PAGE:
Sunday, January 02, 2011

In praise of illiteracy....

As I was desperately looking for comfort, rationalizaton and self-justification for myself and Mrs. Curmudgeon, what with the fact that more than half of the little Curmudgeons are illiterate, I stumbled upon a passage from an "old friend" from graduate school, Richard M Weaver:

What the defenders of present civilization usually mean when they say that modern man is better educated than his forebears is that he is literate in larger numbers. The literacy can be demonstrated; yet one may question whether there has ever been a more deceptive panacea, and we are compelled, after a hundred years of experience, to echo Nietzsche’s bitter observation: “Everyone being allowed to learn to read, ruineth in the long run not only writing but also thinking.” It is not what people can read; it is what they do read, and what they can be made, by any imaginable means, to learn from what they read, that determines the issue of this noble experiment. We have given them a technique of acquisition; how much comfort can we take in the way they employ it? In a society where expression is free and popularity is rewarded they read mostly that which debauches them and they are continuously exposed to manipulation by controllers of the printing machine…. It may be doubted whether one person in three draws what may be correctly termed knowledge from his freely chosen reading matter. The staggering number of facts to which he today has access serves only to draw him away from consideration of first principles, so that his orientation becomes peripheral. And looming above all as a reminder of this fatuity is the tragedy of modern Germany, the one totally literate nation.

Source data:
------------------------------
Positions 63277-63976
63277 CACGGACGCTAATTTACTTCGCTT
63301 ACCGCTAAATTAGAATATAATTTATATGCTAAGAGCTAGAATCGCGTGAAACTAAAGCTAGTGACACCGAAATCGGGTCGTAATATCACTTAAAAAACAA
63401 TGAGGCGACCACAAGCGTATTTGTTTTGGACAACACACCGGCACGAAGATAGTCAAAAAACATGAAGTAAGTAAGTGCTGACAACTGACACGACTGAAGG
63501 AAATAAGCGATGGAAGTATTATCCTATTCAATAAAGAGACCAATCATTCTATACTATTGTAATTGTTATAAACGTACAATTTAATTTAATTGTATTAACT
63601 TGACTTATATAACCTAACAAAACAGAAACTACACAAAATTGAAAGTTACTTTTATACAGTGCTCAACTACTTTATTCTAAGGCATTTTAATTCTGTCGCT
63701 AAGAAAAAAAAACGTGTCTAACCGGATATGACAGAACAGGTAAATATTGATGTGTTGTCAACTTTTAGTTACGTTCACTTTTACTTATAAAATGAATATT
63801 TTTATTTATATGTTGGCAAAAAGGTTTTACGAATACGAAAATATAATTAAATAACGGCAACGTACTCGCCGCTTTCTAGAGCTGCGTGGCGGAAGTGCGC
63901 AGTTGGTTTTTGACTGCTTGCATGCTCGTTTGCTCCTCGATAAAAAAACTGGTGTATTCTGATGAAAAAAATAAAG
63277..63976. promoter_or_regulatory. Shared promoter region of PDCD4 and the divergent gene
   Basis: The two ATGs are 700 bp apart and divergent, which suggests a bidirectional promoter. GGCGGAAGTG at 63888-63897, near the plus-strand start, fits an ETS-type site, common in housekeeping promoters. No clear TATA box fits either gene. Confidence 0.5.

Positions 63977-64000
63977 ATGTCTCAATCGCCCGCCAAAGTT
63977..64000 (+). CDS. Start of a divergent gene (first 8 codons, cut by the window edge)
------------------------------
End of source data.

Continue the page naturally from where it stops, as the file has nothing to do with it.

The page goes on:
--from Ideas Have Consequences (1948), pp. 13-14.

Take THAT, Barbara Bush!

1 comment:

Alison said...

That was excellent. I am so happy to hear that the Curmudgeons are not into hyper-parenting.

Of the Bush wives, I was always wary. I did kind of like Laura because during her college years, she would stay home on weekends and sit on her bed and read children's books. Then when she was introduced to the Bush family and Barbara asked her what sport she played, she replied, "I sit, I watch and I smoke."